[FIGURE] Fig. 4. Central cluster temperatures vs. spectral index of the radio relics. The dotted lines are temperature-spectral index relations, computed from the temperature jump given by Eq. 4, which for a given temperature of the infalling gas [FORMULA] (and assuming [FORMULA]) is a function of the spectral index [FORMULA] only. The temperature of the infalling gas [FORMULA] is indicated for the curves.

Röttgering et al. (1997) report a pressure imbalance of one to two orders of magnitude, between the gas pressure at the projected cluster radius of the relic and its equipartition pressure. This discrepancy should vanish if the lower gas pressure at the shock radius and the higher radio plasma pressure of a compressed, flattened structure is taken into account. Therefore we find good agreement between equipartition field strength and predicted field strength.

Surprisingly, the radio image of Röttgering et al. (1997) reveals a second cluster radio relic on the other side of the cluster (2010-57). These authors mention that both relics might be the two lobes of a former, now inactive, radio galaxy, possibly the cD galaxy. This must have been gigantic, since the projected distance is [FORMULA]. The expected diameter of the accretion shock sphere of [FORMULA] would be a lower limit to the extent of this radio galaxy in our scenario, since nowadays we would see a backflow of the radio lobe from larger distances. In order to achive such an extent, the radio galaxy must have been very powerful and the ambient medium more tenuous than today. If both structures are really produced by one galaxy, this should have happened during the early period of violent quasar activity, when the intra-cluster medium was thinner.

If the two relics are independent, in the sense that their radio plasma is from different sources, but their positions are correlated due to the membership of A3667 to a large-scale filament, then the head-tail radio galaxy B2007-569 can be the source of the shocked radio plasma in 2006-56. It is located between the cluster center and the relic and is moving towards us with a speed of 1200 km/s ([FORMULA] ; Sodreé et al. 1992). If it is on a radially falling orbit, which traversed the shock sphere at the location of the present day relic, it should have a velocity of 1800 km/s (using [FORMULA]), higher than the expected infall velocity of matter (measured in the cluster rest frame) at the higher radius of the shock. Travelling with this velocity it should have passed the shock a Gyr ago. This is an order of magnitude longer than a typical cooling time of radio emitting electrons and therefore the expected trace of radio plasma on the path of that galaxy became invisible. It is amazing that Röttgering et al. (1997) found marginal evidence for a bridge between this galaxy and the relic, which might indicate reacceleration.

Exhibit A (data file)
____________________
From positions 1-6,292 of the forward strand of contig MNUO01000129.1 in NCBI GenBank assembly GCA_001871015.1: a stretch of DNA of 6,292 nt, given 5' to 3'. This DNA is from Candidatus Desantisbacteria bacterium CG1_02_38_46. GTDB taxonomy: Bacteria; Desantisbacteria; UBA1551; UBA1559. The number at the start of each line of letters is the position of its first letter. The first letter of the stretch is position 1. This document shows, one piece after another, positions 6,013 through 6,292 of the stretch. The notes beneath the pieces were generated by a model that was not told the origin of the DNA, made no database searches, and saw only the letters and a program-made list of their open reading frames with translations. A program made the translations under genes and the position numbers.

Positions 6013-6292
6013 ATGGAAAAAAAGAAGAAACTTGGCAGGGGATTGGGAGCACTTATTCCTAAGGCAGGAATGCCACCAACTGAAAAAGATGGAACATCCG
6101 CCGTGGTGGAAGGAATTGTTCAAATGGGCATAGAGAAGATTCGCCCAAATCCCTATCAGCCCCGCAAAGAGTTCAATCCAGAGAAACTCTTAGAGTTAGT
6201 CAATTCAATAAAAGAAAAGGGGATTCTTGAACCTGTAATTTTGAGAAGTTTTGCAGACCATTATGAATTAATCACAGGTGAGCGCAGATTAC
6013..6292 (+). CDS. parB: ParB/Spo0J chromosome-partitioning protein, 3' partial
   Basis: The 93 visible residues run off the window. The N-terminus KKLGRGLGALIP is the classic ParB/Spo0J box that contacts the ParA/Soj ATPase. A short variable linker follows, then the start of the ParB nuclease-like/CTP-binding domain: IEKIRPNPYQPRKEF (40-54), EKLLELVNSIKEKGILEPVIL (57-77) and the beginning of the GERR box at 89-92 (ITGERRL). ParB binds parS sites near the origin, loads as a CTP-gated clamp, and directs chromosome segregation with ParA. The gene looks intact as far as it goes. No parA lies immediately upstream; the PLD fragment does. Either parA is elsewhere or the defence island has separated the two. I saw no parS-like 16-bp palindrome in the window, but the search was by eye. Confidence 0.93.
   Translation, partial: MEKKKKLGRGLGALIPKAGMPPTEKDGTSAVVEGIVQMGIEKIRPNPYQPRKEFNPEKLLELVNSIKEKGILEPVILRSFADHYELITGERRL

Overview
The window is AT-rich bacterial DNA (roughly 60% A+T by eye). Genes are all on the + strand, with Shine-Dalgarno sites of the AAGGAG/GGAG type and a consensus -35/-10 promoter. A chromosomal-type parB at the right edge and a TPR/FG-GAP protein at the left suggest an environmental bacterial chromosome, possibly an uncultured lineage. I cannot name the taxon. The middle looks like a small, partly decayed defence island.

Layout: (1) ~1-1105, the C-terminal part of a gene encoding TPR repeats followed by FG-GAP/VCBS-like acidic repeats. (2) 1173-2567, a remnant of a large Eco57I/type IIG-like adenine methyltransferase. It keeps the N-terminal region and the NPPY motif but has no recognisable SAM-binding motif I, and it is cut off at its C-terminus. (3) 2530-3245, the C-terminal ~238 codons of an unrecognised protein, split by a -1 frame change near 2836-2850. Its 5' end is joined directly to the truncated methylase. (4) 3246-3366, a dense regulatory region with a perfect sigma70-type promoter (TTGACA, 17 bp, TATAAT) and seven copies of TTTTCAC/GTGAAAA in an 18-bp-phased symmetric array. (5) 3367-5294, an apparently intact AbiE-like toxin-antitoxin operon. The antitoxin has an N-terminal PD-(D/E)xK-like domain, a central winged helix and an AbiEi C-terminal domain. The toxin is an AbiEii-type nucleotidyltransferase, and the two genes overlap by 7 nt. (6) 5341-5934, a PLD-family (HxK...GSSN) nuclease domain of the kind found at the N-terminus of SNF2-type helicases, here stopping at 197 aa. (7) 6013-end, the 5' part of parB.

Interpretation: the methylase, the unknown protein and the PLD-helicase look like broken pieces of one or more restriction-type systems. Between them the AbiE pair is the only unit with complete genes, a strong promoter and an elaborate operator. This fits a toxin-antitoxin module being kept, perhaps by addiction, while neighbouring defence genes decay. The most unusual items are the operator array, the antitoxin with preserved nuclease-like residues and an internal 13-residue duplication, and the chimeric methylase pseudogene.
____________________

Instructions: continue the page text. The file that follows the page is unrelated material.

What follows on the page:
We predict a polarization in 2006-56 of 28% from our accretion shock model, and 10% in 2010-57 due to its smaller expected viewing angle of [FORMULA], assuming the same spectral index and shock compression ratio as for 2006-56. The observation of these polarizations would be an independent test of the theory, and therefore could verify general assumptions made about large-scale flows in the Universe.

6.8. Abell S753: 1401-33

S753 is a poor cluster. Its low velocity dispersion of 536 km/s (Fadda et al. 1996) indicates a low central gas temperature of [FORMULA] keV, applying the dispersion-temperature relation given in Bird et al. (1995), and therefore a flat gravitational potential compared to the other clusters. The spectral index [FORMULA] of the relic 1401-33 corresponds to a shock compression ratio of [FORMULA]. This relatively strong shock at this poor cluster can be understood if the accreting matter has a temperature of [FORMULA] keV. This is lower than what seems to be typical for the other clusters ([FORMULA] keV, see Fig. 4). The lower preheating of the flow onto this cluster might indicate a poorer cosmological environment. Since the sky position of the relic 1401-33 is close to the center of S753, the viewing angle should be small and only 4% polarization is predicted.

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Online publication: March 23, 1998